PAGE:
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Thread: RPV takes out Talib 2IC in Pakistan

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    Politics.ie Member Kevin Parlon's Avatar
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    Default RPV takes out Talib 2IC in Pakistan

    I think this is significant.

    • It's the first strike since the speech.
    • It's the first strike since the Pak elections
    • It happened inside Pak
    • It took out a big player

    From what the early reports say; it couldn't have gone better. No reports of anything but dead Talibs and the 2IC to boot.

    I posted on this a while back. RPVs ("Drones") provide the most effective and safe (for everyone) way for us to prosecute this war against religious fascism and to provide to Afghan the best possible chance at going it alone (whether they can or will is something we can only help; not guarantee).

    Almost all of the denunciations we hear about this tactic presents itself publicly as concern for innocent casualties and/or recruiting more Jihadis. The reality IMO, is that what these voices actually mean is we shouldn't be there at all. Why? "Drones" have proven to be an order of magnitude better at reducing civilian casualties than the high altitude laser guided bombing and tomahawk attacks they have replaced. More dead Talibs. Less innocent casualties. Less outraged and grieving relatives of the innocents. I am not blind to the fact that use of weapons, no matter how careful, will sometimes result in innocents dying. Either you accept this, or you say that prosecuting war is never justified.

    There's nothing 'wrong' about being against the war in Afghanistan. But if you're going to criticize the use of RPVs you need to construct a moral and intellectual case against their use, outside of a general opposition to the war.
    "It is amazing how many people think that they can answer an argument by attributing bad motives to those who disagree with them." - Thomas Sowell

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    Politics.ie Member Thac0man's Avatar
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    Oh if only the evil Drones could have been grounded before such a champion of human rights and female equality was so cruely slain. Oh the humanity! I weep, I weep. If only Barack Obama had paid attention to Amnesty Internationals shrieking protests and daftly inflated civilian casualty claims, it only.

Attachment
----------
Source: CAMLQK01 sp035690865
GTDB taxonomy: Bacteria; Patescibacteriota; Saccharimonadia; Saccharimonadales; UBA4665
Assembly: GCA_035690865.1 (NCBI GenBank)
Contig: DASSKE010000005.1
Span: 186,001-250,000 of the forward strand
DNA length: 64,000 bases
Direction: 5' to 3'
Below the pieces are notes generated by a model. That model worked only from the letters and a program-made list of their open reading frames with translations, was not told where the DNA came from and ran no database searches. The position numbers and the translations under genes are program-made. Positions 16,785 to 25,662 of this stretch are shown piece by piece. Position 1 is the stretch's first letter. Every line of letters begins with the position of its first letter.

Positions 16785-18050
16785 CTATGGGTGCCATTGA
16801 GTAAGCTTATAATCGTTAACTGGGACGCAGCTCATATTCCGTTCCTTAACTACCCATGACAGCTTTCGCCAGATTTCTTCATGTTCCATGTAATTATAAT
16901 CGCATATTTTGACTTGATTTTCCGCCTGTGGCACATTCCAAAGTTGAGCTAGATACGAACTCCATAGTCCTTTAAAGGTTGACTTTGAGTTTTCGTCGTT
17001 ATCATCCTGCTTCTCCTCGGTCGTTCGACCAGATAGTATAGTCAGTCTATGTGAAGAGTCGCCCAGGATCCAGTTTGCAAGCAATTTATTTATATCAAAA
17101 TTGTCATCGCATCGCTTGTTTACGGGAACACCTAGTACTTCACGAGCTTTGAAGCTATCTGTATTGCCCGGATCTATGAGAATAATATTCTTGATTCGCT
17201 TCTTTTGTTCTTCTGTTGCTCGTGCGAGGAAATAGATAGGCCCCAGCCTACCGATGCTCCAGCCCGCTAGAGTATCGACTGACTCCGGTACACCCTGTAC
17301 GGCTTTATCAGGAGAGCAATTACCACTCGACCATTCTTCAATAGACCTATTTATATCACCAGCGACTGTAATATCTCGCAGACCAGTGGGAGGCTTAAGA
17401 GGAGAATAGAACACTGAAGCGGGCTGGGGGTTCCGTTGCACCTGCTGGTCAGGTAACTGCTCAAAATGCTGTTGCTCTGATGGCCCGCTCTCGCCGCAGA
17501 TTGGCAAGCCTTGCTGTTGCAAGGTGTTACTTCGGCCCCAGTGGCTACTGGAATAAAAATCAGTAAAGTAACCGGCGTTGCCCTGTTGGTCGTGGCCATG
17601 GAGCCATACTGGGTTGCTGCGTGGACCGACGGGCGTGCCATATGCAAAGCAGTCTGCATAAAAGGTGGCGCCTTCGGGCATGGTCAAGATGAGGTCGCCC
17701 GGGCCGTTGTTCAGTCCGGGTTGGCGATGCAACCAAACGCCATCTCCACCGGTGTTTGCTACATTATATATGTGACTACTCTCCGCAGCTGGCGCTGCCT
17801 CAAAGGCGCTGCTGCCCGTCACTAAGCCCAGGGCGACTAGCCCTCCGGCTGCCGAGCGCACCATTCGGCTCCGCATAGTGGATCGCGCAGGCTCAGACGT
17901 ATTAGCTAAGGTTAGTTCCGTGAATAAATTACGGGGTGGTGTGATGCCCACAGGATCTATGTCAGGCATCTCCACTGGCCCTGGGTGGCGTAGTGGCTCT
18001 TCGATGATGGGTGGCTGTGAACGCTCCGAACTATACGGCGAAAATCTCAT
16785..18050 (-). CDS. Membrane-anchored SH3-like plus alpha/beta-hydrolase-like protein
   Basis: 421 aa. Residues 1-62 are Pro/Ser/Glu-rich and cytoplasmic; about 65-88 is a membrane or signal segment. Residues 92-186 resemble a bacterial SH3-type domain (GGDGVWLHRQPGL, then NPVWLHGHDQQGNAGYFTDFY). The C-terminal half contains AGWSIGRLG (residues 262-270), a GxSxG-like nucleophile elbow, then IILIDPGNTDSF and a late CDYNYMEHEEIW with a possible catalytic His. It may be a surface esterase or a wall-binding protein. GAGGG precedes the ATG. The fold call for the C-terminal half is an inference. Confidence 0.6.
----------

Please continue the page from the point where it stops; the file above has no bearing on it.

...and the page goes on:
Now the Taliban will have to go to the bother and expense of putting another recruitment add in an Islamabad newpaper looking for another loon who does not mind beheading people. Such a tragedy.

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    Politics.ie Member Alan Alda's Avatar
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    Quote Originally Posted by Kevin Parlon View Post
    The reality IMO, is that what these voices actually mean is we shouldn't be there at all. Why?
    But should 'we' really be in Pak ?
    It raises many issues.
    What with Syria escalating an all.
    I love all the different cheeses.

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    Politics.ie Member stopdoingstuff's Avatar
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    What is the legal basis for such strikes?
    Faoi mhóid bheith saor

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    Politics.ie Member Kevin Parlon's Avatar
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    Quote Originally Posted by Alan Alda View Post
    But should 'we' really be in Pak ?
    It raises many issues.
    What with Syria escalating an all.
    Pak give lip service to being against Drones. This is for domestic consumption. The reality is, they wouldn't be happening without tacit Pak approval.
    "It is amazing how many people think that they can answer an argument by attributing bad motives to those who disagree with them." - Thomas Sowell

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    Politics.ie Member Kevin Parlon's Avatar
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    Quote Originally Posted by stopdoingstuff View Post
    What is the legal basis for such strikes?
    http://msnbcmedia.msn.com/i/msnbc/se...hite_Paper.pdf
    "It is amazing how many people think that they can answer an argument by attributing bad motives to those who disagree with them." - Thomas Sowell

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    Politics.ie Member stopdoingstuff's Avatar
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    Quote Originally Posted by Kevin Parlon View Post
    That paper does no such thing. It sets out the DOJs legal opinion regarding the legality of killing US citizens who are involved with Al Quaeda. Not only that but even then it does not distinguish between accusation and guilt, involves only the executive branch in the process and makes it a de facto judge, does not define "imminence", and it provides that presidential assassinations may be ok even when none of the stated conditions apply:
    "This paper does not attempt to determine the minimum requirements necessary to render such an operation lawful....it concludes only that the stated conditions would be sufficient to make lawful a lethal operation